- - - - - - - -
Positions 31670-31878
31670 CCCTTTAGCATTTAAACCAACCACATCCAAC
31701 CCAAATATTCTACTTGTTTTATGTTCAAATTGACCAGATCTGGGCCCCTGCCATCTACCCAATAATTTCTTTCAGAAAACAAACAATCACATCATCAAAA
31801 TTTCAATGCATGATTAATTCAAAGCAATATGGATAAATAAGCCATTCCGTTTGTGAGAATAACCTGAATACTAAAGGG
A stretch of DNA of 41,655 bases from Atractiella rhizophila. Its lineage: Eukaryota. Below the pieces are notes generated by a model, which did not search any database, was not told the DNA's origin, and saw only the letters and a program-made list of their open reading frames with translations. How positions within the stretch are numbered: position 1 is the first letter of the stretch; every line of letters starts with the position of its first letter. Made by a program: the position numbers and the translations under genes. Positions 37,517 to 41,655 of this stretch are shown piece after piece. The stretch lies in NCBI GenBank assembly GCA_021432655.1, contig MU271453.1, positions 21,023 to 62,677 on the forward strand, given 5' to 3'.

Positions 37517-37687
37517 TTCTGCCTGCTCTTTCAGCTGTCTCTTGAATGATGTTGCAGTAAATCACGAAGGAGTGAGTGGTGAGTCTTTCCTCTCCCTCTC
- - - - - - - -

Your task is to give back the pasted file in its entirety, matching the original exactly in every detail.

Positions 31670-31878
31670 CCCTTTAGCATTTAAACCAACCACATCCAAC
31701 CCAAATATTCTACTTGTTTTATGTTCAAATTGACCAGATCTGGGCCCCTGCCATCTACCCAATAATTTCTTTCAGAAAACAAACAATCACATCATCAAAA
31801 TTTCAATGCATGATTAATTCAAAGCAATATGGATAAATAAGCCATTCCGTTTGTGAGAATAACCTGAATACTAAAGGG
A stretch of DNA of 41,655 bases from Atractiella rhizophila. Its lineage: Eukaryota. Below the pieces are notes generated by a model, which did not search any database, was not told the DNA's origin, and saw only the letters and a program-made list of their open reading frames with translations. How positions within the stretch are numbered: position 1 is the first letter of the stretch; every line of letters starts with the position of its first letter. Made by a program: the position numbers and the translations under genes. Positions 37,517 to 41,655 of this stretch are shown piece after piece. The stretch lies in NCBI GenBank assembly GCA_021432655.1, contig MU271453.1, positions 21,023 to 62,677 on the forward strand, given 5' to 3'.

Positions 37517-37687
37517 TTCTGCCTGCTCTTTCAGCTGTCTCTTGAATGATGTTGCAGTAAATCACGAAGGAGTGAGTGGTGAGTCTTTCCTCTCCCTCTC